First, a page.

We are in love with nature—but also with technology—so which is better when you build or remodel a home? Natural products such as wood or wool? Or a man-made substitute, such as laminate or nylon? To answer this question, I consulted dozens of design and DIY websites and checked in with my secret weapon—my parents—who are both architects.
Every home has its flaws. We can try to hide them, but the truth eventually comes out. Hiding the truth from a buyer can, at the very least, result in the termination of a contract. Substantial revelations about the condition of your home can cost money and even a potential lawsuit.
Even when you think you’ve hired the right contractor, your project can go wrong. But all is not lost, as long as the contractor was licensed. (You have next to no legal recourse against unlicensed contractors, and some jurisdictions even come after homeowners for hiring them.) Here are your options.
No matter what we’re shopping for, few of us like sticking to a budget. But when you’re doing a major home remodeling project, knowing precisely how much money you have to spend and staying within that budget is crucial.
Ah, the joys—and burdens—of becoming a homeowner. Buying a home is an exciting milestone, but afterward you’re responsible for maintenance. You no longer have a landlord to fix that running toilet or leaky faucet.
Every homeowner makes mistakes. The real trouble, however, starts when these blunders become habits that cost a lot of money over time. Some behaviors also create safety issues. If you’re guilty of these bad habits, break them—pronto.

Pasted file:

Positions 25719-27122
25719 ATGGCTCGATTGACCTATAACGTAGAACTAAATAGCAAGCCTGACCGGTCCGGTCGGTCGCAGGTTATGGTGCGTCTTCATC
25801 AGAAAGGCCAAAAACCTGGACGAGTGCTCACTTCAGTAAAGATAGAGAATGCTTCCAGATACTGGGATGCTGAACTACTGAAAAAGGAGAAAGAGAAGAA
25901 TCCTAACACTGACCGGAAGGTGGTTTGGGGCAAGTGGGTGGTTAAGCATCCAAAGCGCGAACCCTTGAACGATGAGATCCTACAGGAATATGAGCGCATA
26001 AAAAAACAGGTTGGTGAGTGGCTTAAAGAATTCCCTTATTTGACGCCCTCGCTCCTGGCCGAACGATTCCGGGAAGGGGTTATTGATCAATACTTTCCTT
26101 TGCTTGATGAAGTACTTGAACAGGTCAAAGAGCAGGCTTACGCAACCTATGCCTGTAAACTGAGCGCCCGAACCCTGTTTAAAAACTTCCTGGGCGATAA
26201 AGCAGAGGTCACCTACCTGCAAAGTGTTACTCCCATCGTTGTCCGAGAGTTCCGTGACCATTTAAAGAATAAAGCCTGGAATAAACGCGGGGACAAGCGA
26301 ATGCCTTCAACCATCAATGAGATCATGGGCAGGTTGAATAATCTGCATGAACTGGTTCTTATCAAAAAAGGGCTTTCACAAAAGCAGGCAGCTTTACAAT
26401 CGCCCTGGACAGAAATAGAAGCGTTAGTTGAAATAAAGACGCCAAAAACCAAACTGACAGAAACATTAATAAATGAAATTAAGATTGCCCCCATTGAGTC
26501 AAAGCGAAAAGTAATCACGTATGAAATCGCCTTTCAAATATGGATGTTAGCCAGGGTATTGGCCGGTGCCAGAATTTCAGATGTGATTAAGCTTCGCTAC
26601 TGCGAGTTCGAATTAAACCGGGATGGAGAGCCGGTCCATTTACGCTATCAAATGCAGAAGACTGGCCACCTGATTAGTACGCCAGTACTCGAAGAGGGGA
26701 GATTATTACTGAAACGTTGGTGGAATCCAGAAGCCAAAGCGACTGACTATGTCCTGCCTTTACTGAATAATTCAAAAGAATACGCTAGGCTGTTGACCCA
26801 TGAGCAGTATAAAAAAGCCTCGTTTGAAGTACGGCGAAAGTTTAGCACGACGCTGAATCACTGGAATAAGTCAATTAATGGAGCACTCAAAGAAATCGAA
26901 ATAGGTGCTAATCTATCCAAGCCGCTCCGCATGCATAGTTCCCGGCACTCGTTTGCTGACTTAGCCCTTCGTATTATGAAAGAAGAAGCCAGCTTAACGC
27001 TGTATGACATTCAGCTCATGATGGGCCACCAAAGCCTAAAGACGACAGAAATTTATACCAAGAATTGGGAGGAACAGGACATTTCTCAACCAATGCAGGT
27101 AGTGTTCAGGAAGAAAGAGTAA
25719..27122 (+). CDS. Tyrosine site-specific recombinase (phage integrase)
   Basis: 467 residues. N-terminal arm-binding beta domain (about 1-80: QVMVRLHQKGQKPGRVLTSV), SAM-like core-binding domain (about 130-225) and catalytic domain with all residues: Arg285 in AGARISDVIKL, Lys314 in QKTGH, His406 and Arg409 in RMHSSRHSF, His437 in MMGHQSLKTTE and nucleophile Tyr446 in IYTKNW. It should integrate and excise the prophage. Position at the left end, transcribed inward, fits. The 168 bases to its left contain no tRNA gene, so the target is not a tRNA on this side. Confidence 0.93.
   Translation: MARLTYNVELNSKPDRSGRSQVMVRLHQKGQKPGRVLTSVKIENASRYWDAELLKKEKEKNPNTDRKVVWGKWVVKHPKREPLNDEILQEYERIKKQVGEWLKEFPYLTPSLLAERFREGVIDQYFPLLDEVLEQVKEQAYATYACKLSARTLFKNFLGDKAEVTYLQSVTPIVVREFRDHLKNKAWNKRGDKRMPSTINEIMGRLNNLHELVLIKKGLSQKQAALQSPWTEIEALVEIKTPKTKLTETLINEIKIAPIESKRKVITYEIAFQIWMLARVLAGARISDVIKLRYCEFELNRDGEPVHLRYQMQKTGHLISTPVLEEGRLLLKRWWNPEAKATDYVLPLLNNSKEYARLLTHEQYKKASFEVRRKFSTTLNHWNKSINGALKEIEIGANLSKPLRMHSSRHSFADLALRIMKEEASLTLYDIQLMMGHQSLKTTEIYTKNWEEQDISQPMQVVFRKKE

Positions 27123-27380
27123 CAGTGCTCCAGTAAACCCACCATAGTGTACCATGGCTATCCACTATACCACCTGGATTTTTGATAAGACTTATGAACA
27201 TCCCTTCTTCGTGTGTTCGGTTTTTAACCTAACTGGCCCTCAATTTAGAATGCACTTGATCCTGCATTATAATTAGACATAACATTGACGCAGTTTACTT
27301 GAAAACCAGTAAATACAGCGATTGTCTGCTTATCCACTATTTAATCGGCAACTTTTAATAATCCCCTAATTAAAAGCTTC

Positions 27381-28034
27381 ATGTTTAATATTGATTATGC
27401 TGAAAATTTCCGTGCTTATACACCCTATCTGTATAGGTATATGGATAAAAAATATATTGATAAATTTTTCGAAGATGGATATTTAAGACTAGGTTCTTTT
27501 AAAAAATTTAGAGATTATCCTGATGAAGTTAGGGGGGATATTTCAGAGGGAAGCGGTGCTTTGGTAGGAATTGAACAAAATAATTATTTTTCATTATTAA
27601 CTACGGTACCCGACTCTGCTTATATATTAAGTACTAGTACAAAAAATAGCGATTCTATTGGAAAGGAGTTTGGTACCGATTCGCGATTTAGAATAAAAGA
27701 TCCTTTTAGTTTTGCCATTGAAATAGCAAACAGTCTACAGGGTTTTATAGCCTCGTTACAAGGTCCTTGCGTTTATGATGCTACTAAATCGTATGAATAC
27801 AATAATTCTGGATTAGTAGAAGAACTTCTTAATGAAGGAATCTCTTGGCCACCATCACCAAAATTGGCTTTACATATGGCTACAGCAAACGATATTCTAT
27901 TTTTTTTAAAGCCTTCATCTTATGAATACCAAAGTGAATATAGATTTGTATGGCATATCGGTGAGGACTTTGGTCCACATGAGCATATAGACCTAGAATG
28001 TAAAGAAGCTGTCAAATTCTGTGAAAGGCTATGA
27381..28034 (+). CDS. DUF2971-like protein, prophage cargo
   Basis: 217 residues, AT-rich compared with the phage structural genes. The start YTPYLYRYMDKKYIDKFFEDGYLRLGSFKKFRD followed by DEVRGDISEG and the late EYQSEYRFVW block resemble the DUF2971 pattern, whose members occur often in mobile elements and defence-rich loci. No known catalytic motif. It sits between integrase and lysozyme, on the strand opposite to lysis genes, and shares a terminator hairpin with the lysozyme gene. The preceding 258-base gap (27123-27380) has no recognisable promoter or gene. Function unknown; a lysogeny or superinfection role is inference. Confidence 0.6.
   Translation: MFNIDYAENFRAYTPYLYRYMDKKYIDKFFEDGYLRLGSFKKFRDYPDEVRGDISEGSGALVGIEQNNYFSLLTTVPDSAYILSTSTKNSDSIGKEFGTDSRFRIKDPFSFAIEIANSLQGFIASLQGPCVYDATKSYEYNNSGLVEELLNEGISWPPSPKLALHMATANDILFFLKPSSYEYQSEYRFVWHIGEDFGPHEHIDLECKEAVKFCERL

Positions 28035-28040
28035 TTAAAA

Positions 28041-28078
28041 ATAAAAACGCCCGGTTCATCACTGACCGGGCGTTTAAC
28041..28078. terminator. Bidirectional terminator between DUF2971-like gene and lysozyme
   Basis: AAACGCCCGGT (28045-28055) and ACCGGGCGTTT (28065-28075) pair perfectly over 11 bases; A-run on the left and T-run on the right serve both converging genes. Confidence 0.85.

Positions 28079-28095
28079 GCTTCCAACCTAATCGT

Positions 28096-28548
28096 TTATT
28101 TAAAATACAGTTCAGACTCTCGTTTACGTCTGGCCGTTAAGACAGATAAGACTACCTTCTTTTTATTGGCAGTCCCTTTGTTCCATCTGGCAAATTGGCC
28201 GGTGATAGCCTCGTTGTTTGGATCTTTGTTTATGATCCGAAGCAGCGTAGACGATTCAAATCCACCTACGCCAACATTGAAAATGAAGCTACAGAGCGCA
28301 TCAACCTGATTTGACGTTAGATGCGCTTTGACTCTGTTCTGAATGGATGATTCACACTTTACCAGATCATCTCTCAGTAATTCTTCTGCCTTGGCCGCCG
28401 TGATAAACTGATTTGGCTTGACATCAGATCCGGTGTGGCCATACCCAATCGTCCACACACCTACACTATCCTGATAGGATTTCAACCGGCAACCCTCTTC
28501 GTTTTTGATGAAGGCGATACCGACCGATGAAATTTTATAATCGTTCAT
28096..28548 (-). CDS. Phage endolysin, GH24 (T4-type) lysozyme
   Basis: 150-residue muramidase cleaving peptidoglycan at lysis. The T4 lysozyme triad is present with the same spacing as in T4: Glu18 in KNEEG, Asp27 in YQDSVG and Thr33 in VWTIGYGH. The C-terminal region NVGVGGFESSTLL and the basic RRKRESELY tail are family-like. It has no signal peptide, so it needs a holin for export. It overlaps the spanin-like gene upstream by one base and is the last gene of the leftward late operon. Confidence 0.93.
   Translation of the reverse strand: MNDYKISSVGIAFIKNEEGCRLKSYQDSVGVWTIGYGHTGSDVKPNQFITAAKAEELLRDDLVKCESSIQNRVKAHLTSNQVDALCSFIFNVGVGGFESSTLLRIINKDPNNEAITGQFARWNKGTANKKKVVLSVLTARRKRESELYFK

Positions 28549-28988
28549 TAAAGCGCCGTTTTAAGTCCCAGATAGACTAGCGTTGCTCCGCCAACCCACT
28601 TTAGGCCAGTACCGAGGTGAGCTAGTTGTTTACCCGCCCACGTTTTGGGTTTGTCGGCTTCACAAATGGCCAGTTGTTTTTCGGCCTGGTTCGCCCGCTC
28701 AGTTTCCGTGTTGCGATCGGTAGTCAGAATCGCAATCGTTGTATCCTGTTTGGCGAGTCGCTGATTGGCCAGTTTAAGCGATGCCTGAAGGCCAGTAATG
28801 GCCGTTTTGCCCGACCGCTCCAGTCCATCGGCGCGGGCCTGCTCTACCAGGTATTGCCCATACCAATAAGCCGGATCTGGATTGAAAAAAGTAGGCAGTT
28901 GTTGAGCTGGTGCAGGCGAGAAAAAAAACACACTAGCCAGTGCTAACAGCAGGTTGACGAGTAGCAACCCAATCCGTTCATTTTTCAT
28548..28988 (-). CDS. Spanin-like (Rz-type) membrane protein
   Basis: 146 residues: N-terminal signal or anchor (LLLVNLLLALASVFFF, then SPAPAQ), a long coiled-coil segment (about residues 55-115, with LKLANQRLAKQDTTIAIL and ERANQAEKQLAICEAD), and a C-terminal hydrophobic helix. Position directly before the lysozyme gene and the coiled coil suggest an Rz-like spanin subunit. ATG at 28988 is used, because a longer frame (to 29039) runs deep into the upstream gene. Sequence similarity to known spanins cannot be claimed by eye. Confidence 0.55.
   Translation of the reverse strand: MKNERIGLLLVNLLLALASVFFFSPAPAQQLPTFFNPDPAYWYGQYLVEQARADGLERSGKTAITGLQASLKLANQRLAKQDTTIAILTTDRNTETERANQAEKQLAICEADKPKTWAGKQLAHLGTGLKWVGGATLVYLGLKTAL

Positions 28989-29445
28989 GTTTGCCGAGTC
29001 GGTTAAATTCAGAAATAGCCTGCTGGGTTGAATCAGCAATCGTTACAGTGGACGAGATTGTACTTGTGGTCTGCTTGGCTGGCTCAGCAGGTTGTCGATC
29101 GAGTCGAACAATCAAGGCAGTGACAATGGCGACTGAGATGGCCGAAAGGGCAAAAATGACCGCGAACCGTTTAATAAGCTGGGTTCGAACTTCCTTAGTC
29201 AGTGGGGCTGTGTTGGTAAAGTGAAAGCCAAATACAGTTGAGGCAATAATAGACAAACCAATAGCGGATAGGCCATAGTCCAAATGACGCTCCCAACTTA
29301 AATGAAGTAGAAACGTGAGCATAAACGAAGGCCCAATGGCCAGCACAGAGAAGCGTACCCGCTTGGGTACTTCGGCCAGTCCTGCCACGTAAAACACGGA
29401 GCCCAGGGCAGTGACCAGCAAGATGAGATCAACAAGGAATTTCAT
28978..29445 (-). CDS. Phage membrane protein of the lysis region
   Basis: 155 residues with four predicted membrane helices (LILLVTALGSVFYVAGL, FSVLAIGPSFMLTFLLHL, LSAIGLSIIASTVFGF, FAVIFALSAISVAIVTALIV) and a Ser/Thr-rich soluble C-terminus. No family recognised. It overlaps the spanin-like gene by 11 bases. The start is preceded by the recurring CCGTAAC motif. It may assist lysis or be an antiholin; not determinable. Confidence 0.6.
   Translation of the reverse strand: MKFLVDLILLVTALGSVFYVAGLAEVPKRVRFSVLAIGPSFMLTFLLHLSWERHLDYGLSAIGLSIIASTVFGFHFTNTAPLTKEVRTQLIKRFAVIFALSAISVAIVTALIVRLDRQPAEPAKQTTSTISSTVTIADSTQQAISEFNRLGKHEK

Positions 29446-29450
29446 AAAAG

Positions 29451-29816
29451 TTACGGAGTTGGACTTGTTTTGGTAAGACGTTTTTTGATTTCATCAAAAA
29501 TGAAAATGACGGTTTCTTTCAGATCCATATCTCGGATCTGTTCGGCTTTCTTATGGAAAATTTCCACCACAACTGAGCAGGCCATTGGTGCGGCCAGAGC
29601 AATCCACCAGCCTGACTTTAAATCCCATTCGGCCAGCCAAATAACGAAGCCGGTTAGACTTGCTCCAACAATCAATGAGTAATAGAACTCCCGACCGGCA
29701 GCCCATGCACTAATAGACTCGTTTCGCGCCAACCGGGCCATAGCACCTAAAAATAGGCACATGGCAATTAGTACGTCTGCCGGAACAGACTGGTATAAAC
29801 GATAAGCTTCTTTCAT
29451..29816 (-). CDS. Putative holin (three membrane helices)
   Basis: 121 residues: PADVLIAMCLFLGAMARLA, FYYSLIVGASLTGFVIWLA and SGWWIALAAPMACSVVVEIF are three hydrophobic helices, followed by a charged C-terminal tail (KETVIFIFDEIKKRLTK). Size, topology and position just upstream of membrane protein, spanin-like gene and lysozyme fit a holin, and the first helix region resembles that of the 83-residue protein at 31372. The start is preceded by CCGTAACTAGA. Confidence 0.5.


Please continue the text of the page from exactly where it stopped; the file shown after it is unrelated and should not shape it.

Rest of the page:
Prevention is the best medicine with your house, as well as your body. “We go for our annual checkups to our doctor and dentist, so why not do it for our home?” says Mike Holmes, host of HGTV’s “Holmes on Homes.” Annual maintenance will help prevent you from having to make an avoidable, costly repair, he says.
The home remodeling and design platform Houzz recently released its top 10 home-design-trend predictions for this year. The site’s forecast, derived from conversations with industry experts as well as trends noticed among its 40 million monthly users, gives a glimpse of what we might soon see in our homes—and on our social media feeds.
“Growing your own food allows you to enjoy vine-ripened produce fresh from the garden.” So says a Cooperative Extension Service page for the Master Gardener program at the website for the U.S. Department of Agriculture.
The Repository Select Rite Aid Stores Spee-D Foods Buehler's Fresh Foods Fishers Foods, including 44th Street NW, Tuscarawas St. W, Fulton Drive, Lincoln Way E. and Cleveland Ave. NW locations Aultman Hospital Gift Shop Mercy Medical Center Gift Shop Gervasi Vineyard Marketplace Carpe Diem Coffee Shop, downtown Canton and Belden Village Mall locations News Depot Avenue Arts Marketplace Yum Yum Tree Alliance Grapes in a Glass